Reviewed by Carolyn Albert
Audience moms (and some dads) grew up adoring Judy Blume's novels, and wanted to share them with their own children. Introducing the Hatcher family to their own via an entertaining musical was risky, because few books adapt to the stage successfully. The packed audience at Theatreworks' huge new auditorium at Equitable Tower attested to these parents' faith that a show presented by this reliable company would be wonderful. Their faith was justified.
In "Superfudge," 11-year-old Peter (Colin Hanlon) often gets stuck babysitting his four-year-old sibling—Farley Drexel Hatcher, nicknamed Fudge (Matthew Wilson)—a precociously verbal youngster who lives to embarrass Peter and get him into trouble. Mom's (Angela Parks) new baby, Tootsie, causes her reliance on Peter. When the family moves to Princeton for a year while Dad (Matt Boethin) explores himself vocationally, Peter must leave his best buddy, Jimmy (Stephen Bel Davies).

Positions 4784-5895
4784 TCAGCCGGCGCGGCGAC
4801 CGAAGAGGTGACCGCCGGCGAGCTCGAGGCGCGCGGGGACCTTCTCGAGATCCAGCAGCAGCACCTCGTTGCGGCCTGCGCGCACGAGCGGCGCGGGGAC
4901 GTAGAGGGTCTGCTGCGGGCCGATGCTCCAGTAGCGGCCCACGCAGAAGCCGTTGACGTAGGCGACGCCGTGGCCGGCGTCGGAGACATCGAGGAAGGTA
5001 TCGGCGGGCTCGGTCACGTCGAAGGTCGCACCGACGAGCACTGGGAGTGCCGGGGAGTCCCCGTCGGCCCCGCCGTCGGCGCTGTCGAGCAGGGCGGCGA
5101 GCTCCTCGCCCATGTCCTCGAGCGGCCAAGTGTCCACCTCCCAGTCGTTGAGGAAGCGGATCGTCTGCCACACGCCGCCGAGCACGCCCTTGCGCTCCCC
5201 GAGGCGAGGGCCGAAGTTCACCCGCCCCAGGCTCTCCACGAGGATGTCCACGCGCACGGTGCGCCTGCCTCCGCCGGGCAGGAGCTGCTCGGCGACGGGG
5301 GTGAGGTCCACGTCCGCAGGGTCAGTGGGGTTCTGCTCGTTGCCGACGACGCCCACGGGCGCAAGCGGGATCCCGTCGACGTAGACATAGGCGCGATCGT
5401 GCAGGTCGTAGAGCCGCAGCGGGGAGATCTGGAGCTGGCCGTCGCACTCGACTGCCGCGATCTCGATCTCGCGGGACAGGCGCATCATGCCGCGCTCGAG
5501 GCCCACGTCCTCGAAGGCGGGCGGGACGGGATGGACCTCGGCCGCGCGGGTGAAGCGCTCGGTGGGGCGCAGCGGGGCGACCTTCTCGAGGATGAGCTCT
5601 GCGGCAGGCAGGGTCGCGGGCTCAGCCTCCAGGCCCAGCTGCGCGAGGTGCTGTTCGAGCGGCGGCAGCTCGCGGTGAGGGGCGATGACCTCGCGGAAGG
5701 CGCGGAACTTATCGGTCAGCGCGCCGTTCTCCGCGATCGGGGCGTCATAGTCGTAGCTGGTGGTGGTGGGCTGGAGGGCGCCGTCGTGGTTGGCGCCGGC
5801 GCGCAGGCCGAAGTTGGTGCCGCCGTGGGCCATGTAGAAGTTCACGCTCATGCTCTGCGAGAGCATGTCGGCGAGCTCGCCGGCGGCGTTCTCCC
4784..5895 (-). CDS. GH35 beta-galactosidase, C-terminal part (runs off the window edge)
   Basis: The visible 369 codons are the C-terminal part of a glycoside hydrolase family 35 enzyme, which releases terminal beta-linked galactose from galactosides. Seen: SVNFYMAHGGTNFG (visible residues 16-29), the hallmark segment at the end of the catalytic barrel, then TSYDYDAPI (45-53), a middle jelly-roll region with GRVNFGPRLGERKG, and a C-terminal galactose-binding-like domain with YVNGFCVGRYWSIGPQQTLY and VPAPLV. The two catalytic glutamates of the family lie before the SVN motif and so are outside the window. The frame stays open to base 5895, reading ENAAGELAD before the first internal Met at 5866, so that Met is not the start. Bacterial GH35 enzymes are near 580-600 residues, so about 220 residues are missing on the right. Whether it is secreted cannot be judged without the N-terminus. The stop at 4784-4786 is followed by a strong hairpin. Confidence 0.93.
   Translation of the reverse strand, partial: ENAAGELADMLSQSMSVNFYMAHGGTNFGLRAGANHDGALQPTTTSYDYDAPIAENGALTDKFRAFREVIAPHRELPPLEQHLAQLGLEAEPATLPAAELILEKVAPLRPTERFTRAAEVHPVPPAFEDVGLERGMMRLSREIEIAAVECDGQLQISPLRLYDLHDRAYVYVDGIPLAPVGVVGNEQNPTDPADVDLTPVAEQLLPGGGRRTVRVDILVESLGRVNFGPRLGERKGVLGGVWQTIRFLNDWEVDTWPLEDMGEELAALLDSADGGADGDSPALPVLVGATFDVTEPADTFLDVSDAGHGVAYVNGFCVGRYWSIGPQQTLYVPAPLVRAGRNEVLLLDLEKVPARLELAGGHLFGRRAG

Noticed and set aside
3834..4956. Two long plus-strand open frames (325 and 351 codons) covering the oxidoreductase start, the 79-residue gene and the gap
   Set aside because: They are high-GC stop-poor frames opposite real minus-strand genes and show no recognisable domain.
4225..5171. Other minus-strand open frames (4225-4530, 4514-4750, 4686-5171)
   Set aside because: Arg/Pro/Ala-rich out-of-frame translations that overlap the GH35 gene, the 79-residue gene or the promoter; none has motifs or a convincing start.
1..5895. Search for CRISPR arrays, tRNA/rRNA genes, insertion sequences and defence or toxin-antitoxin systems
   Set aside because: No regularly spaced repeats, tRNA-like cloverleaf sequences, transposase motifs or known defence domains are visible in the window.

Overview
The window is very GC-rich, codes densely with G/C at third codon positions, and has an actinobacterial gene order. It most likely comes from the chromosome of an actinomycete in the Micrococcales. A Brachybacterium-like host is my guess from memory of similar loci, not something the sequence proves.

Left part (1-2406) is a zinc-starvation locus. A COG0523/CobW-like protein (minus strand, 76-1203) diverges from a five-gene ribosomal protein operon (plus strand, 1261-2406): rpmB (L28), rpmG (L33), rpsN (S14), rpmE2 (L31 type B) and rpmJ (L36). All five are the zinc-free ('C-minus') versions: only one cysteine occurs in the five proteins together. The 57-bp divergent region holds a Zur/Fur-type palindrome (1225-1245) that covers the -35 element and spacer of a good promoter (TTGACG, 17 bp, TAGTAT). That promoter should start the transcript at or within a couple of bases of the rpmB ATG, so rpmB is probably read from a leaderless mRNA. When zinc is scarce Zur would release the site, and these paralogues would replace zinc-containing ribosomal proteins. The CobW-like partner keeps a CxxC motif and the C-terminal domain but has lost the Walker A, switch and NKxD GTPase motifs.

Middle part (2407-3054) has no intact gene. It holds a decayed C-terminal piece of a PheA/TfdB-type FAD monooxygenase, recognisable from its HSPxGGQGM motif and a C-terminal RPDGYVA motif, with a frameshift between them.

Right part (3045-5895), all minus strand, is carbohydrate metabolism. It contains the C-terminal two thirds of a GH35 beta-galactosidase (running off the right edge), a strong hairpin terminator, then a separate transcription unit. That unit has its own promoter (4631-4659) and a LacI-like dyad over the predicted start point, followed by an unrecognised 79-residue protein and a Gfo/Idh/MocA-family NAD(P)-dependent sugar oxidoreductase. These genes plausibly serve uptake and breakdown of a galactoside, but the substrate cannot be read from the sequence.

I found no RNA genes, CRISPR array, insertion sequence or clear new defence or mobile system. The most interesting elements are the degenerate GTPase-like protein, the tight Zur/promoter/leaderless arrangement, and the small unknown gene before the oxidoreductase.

Princeton adventures include finding a new friend, Alex, with whom he develops a worm business whose main customer, Mrs. Muldour (Gentry Claussen), might be baking them into cookies for Trick or Treat. The versatile cast jumps into multiple roles with ease, using costumer Martha Bromelmeier's colorful sportswear in stories reflecting real kid concerns like wearing the right clothes and riding bikes.
Charming lyrics by Faye Greenberg to David Evans' lighthearted tunes—with sprightly musical direction by Michael Biagi—fit neatly into Michael Slade's strong book. Janet Bogardus' choreography and direction (with Tony Phelan) sparkled, demonstrating endless variations for Doug Huszti's blocks and simple flats. Seated in the furthest corner of the last row, I could see and hear perfectly.
Consistently entertaining, while offering healthy values (pesty kid brothers sometimes come in handy), "Superfudge" is a winner. Bookwise, author Blume personally signed copies post-performance.